Chlorine-induced permeability recovery for low-pressure membrane filtration of natural waters

Haiou Huang, Thayer A. Young, Joseph G. Jacangelo

Research output: Contribution to journalArticlepeer-review

8 Scopus citations


Chlorine treatment is widely used by membrane filtration plants to recover the loss of membrane permeability encountered in low-pressure membrane (LPM) filtration of natural waters. However, there are few methodical studies in the literature addressing the efficacy of chlorine in cleaning membranes. Thus, the purpose of this study was to assess chlorine-induced permeability recovery (CIPR) of LPMs using the Ct concept (product of chlorine dose concentration and treatment time) commonly employed in the disinfection literature. The experimental work was conducted by evaluating the efficacy of CIPR for a membrane and water combination under variable Ct exposures and determining the presence of minimum effective Ct exposure and proper empirical models for the CIPR. The results showed that the efficacy of CIPR depended on both C and t. A minimum Ct exposure of approximately 2 × 105 (min mg)/L was required for effective CIPR, and the relationship between the residual fouling and chlorine exposures was best fitted using a revised Chick-Watson model. These results may be explained by a conceptual model that considers CIPR as a sequential process of oxidation of organic foulants and diffusional detachment of the reaction products from membrane surfaces. Additional work is needed to validate the applicability of the model to other waters and membranes.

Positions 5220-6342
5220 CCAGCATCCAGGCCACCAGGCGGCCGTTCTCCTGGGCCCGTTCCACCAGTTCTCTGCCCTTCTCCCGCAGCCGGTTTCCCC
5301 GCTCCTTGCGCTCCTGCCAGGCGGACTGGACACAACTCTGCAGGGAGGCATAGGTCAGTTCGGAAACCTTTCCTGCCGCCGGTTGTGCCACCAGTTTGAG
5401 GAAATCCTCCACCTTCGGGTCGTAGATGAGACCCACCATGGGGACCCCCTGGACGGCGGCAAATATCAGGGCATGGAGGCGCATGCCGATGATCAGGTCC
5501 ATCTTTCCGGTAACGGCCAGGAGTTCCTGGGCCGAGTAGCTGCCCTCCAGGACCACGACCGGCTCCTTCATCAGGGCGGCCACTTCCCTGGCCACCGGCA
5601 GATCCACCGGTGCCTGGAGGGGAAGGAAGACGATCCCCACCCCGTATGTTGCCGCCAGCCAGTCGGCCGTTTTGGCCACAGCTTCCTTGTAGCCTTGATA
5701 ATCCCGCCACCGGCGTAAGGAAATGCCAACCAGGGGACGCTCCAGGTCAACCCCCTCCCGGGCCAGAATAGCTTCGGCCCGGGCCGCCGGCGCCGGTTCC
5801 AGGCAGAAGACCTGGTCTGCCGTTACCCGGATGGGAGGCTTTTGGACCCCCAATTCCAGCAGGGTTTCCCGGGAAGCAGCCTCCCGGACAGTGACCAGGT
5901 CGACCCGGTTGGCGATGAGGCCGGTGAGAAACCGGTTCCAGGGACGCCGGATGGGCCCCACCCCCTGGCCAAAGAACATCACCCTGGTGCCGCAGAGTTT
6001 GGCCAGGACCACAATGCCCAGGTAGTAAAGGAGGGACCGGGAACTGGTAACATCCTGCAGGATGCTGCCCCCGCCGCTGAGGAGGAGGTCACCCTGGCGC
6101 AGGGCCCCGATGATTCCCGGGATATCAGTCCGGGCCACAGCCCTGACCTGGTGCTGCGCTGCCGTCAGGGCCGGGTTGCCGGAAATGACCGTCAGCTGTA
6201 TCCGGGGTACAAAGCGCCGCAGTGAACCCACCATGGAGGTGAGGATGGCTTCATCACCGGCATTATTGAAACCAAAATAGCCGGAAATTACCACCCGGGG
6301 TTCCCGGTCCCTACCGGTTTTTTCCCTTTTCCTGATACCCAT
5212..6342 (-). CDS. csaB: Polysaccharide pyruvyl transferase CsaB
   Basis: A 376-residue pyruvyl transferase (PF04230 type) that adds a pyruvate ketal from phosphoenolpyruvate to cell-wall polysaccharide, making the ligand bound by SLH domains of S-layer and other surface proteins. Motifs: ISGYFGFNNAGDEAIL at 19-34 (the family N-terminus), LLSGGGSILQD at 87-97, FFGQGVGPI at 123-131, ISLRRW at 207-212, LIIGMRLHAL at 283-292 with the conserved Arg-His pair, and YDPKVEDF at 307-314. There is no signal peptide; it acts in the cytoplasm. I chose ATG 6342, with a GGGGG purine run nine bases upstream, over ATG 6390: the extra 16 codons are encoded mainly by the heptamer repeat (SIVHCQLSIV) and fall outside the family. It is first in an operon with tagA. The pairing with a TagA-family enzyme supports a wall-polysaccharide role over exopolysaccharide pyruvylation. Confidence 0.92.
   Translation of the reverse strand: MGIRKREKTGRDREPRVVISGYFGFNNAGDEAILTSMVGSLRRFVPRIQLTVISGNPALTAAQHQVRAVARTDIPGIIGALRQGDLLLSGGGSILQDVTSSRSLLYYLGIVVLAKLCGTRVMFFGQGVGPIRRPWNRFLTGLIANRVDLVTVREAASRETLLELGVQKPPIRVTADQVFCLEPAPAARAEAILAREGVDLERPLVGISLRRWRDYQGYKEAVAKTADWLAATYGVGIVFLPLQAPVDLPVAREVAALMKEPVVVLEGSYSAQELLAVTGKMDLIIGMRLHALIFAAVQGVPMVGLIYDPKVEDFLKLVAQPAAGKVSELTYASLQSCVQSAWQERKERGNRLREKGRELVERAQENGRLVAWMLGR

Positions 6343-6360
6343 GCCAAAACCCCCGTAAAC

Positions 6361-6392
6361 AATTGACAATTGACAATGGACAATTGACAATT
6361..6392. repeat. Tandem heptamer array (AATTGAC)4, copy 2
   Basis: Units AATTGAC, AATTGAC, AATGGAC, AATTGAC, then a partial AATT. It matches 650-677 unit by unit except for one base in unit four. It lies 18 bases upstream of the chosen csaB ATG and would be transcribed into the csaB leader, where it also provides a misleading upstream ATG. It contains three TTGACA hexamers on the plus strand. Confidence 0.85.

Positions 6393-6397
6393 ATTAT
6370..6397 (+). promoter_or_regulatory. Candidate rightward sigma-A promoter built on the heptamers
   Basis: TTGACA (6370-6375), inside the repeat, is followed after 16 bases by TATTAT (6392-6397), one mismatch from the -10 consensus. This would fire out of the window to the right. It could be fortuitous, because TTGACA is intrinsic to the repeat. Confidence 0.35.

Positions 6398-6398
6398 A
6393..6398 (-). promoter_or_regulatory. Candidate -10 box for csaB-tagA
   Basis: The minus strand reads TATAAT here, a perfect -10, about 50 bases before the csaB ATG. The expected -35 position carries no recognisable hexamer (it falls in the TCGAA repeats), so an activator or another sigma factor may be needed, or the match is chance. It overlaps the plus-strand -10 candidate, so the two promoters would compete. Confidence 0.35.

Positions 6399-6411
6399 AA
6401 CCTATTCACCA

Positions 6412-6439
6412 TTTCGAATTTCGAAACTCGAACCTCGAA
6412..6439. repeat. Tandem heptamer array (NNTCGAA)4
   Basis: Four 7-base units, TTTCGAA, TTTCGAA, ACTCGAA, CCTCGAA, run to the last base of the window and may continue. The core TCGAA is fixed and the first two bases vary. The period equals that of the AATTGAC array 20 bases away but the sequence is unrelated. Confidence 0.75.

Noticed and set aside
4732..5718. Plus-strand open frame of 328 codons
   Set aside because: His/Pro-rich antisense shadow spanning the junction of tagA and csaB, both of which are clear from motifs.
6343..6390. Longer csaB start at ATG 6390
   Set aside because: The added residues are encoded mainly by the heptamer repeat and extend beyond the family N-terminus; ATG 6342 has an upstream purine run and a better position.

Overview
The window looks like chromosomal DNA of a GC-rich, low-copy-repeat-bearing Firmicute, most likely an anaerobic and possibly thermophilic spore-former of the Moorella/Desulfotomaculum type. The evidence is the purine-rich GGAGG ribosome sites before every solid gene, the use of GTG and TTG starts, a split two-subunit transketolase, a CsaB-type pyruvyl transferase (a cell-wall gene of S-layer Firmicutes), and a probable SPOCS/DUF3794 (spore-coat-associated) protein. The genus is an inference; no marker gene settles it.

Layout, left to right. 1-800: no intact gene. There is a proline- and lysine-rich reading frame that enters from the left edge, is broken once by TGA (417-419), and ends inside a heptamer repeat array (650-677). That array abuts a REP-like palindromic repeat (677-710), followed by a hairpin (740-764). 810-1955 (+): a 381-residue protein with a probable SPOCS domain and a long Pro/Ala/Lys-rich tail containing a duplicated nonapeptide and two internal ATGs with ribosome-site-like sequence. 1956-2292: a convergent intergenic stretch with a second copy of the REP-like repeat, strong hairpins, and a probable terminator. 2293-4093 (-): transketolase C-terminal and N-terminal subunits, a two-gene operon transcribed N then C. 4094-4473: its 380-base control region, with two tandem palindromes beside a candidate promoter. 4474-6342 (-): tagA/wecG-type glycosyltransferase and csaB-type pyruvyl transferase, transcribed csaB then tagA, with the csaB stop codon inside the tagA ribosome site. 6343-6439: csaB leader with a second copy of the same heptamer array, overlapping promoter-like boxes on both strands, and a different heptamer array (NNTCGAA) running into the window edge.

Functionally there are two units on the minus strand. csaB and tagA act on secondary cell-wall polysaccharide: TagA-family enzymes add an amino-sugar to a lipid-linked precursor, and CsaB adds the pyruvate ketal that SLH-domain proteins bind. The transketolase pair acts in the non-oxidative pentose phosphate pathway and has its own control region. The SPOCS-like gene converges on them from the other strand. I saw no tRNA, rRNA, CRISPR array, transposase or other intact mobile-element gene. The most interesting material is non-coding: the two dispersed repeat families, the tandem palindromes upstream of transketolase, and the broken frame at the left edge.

Original languageEnglish (US)
Pages (from-to)50-57
Number of pages8
JournalJournal of Membrane Science
Issue number1
StatePublished - Nov 15 2008


  • Chlorine-induced permeability recovery (CIPR)
  • Ct effect
  • Fouling
  • Low-pressure membrane filtration
  • Membrane cleaning

ASJC Scopus subject areas

  • Biochemistry
  • Materials Science(all)
  • Physical and Theoretical Chemistry
  • Filtration and Separation


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